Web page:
This discussion has just been about one class of restriction or rule, but what about closing playgrounds, or removing swings, or closing ice rinks, or the many other specific policies implemented. For some of these interventions, I believe the plausibility is low. It is unlikely — on the face of it — that closing playgrounds will substantively curb viral spread, and these have met fierce opposition. A future society may look back critically on many of these policies. For many other policies, we may never know whether they helped or hurt.
Pundits need humility
When I think about the past year, and the thousands of interventions we deployed to combat the coronavirus, I am saddened to know we will end with very little idea of which specific interventions helped, which hurt, and which were neutral. Imagine you ran a multi-trillion-dollar study and you didn’t get any answer at all.
Going forward, we must be more thoughtful in applying restrictions. Municipalities should avoid throwing the kitchen sink at once. Implementing things in sequence, with time between policies, can help disentangle which policies help and which do not.
Coordinated action can help. If 20 municipalities work together, and 10 try a set of some interventions and 10 others try different ones, we may start to learn which work, and to what degree. Repeating this experiment is the path to knowledge.
Next, with restrictions must come resources. Each policy meant to curb the spread of the virus may have harmful side effects. These harms must be measured and documented. Right now, we know little about how restrictions affect people, particularly poor and vulnerable ones. Resources can be applied to mitigate these harms. Folks concerned with the downsides of lockdown should not be demonized, ostracized, and marginalized. We must engage with them.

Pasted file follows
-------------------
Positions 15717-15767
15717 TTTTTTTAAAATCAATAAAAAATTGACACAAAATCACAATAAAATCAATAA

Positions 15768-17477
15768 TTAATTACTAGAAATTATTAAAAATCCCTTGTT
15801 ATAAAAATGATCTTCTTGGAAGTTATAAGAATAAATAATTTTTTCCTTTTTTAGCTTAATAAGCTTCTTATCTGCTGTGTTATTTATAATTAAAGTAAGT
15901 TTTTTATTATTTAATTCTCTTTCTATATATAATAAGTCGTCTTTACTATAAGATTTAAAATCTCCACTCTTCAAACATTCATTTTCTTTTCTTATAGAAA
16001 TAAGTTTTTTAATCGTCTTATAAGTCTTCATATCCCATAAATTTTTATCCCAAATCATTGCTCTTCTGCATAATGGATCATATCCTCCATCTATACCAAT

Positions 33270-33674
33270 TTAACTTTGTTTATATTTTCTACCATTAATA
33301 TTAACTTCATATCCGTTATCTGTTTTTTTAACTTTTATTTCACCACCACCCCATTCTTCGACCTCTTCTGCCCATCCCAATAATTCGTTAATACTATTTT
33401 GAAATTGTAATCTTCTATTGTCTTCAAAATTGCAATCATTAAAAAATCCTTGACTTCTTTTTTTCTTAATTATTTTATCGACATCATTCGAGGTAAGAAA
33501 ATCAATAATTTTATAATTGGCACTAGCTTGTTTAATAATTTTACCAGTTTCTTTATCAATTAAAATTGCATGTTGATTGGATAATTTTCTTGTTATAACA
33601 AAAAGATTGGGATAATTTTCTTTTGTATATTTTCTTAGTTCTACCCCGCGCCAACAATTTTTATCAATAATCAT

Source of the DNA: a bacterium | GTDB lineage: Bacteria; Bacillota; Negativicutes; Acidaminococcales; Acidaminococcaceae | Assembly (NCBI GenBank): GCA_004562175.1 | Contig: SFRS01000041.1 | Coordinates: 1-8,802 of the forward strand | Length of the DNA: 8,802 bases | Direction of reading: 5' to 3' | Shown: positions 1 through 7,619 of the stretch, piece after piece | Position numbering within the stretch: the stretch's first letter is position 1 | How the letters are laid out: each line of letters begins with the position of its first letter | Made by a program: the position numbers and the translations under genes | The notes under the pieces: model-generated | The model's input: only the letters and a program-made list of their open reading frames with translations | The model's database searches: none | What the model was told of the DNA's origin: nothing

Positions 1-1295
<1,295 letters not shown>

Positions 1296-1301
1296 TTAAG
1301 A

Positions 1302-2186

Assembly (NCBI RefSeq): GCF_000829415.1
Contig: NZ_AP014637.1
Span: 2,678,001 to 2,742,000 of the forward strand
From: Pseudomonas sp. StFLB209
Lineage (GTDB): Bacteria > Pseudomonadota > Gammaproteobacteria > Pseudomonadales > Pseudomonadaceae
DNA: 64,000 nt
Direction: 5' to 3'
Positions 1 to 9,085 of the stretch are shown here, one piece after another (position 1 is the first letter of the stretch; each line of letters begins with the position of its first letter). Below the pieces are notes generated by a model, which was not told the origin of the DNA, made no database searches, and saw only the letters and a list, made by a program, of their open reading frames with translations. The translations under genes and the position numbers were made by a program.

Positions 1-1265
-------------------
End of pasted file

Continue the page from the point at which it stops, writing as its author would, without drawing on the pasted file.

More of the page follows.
Pundits must have humility. Each day on Twitter, I see doctors, epidemiologists, or policy experts definitively proclaim what we ought to do. These comments often prompt fierce backlash from folks equally confident that these interventions hurt. The truth is there is massive uncertainty and being honest about that might make for more productive conversations and compromise.
Lastly, policymakers must be upfront with the public as to the goals of intervention and under what circumstances the restrictions can be relaxed. Specific benchmarks for when and how policies are deployed and when they can be eased must be posted for public view in advance of deployment.
Finally, we must not confuse matters of science with matters of morality. Most people want to minimize suffering and death, and disagreements are about how to do so, not the goal. Whether and to what degree restrictions work and under what circumstances is a set of scientific questions. Let me be the first to admit that I simply do not know the answers. Moreover, I believe the real answers will take years to emerge. As is often the case in life, distance brings wisdom.
Vinay Prasad, MD, MPH, is a hematologist-oncologist and associate professor of medicine at the University of California San Francisco, and author of Malignant: How Bad Policy and Bad Evidence Harm People With Cancer. The views expressed above are his own and not his institution’s.